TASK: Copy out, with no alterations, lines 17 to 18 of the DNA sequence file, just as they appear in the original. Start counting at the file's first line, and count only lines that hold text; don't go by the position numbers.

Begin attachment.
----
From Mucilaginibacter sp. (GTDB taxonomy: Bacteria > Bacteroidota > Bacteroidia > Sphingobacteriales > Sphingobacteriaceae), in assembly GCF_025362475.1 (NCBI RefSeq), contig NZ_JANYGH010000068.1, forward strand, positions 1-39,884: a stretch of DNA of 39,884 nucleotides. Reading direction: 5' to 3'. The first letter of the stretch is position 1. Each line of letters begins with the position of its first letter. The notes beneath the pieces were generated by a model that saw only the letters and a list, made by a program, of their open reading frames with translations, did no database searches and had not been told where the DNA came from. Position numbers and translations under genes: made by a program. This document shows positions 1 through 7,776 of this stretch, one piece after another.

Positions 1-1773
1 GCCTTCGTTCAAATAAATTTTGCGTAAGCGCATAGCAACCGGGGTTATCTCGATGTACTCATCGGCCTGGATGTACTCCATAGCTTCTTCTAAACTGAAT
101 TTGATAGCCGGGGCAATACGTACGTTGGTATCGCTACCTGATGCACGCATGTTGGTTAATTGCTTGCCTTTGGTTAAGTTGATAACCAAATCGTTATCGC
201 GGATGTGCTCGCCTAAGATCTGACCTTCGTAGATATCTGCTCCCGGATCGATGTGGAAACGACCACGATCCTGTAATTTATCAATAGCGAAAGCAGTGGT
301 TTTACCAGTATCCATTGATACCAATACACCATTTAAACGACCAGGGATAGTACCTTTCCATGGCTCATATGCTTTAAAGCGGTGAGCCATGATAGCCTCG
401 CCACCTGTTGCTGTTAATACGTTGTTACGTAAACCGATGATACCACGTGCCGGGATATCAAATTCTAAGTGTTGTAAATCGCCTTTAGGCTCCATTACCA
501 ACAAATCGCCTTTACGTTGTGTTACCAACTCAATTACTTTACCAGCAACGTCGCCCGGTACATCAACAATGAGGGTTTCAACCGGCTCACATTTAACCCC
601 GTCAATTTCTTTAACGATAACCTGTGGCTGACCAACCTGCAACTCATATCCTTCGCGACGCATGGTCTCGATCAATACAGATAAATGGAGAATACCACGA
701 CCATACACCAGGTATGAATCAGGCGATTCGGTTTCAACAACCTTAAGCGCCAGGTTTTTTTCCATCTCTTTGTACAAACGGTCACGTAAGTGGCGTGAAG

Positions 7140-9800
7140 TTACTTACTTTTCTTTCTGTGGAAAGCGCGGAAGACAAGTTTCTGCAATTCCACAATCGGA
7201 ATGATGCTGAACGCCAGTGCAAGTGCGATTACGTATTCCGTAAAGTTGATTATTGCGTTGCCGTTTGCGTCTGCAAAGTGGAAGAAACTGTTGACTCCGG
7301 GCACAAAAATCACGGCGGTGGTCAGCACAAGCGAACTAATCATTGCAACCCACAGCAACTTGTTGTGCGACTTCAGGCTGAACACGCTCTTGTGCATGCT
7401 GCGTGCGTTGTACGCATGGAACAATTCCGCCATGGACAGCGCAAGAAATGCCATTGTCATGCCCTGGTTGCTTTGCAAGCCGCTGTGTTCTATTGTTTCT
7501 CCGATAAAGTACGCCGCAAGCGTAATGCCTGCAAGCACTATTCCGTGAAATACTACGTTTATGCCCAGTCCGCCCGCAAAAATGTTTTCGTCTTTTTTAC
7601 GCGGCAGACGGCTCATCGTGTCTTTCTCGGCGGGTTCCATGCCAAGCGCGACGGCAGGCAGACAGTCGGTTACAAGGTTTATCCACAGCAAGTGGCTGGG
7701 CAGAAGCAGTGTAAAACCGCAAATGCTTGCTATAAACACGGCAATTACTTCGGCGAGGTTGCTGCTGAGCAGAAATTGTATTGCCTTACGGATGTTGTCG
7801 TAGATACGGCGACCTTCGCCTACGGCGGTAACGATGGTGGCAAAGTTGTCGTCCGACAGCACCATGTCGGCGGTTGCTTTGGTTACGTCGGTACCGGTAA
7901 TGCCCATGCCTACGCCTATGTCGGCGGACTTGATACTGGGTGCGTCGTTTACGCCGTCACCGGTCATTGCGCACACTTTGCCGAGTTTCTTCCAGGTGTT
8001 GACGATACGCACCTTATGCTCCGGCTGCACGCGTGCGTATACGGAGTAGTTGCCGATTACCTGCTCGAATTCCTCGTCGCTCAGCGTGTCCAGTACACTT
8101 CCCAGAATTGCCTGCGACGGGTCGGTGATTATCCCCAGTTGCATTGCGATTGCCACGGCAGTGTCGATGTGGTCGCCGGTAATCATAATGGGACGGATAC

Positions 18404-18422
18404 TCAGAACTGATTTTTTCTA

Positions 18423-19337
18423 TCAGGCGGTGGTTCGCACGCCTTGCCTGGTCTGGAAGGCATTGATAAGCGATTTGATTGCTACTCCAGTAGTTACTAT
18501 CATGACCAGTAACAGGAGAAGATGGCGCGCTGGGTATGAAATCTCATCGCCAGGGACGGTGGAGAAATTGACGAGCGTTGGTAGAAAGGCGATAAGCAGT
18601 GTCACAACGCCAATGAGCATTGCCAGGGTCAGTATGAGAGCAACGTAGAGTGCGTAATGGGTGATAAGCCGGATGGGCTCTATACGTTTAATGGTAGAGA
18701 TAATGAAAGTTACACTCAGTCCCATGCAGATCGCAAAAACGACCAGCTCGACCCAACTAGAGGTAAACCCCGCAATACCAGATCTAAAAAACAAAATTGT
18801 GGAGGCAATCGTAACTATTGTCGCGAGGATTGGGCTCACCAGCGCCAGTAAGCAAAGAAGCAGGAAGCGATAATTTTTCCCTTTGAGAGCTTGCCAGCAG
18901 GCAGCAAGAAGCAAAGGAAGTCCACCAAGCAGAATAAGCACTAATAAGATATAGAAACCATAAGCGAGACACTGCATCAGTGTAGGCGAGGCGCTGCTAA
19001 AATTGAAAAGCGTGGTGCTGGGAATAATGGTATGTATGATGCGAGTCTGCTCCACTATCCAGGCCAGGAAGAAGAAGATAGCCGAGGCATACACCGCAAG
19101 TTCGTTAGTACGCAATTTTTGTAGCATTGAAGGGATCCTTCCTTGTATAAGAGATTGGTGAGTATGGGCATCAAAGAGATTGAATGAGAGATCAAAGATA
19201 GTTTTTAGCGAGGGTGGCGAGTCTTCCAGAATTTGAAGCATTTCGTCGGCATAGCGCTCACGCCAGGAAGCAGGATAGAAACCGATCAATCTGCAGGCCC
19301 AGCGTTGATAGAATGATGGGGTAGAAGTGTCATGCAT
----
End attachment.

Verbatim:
7601 GCGGCAGACGGCTCATCGTGTCTTTCTCGGCGGGTTCCATGCCAAGCGCGACGGCAGGCAGACAGTCGGTTACAAGGTTTATCCACAGCAAGTGGCTGGG
7701 CAGAAGCAGTGTAAAACCGCAAATGCTTGCTATAAACACGGCAATTACTTCGGCGAGGTTGCTGCTGAGCAGAAATTGTATTGCCTTACGGATGTTGTCG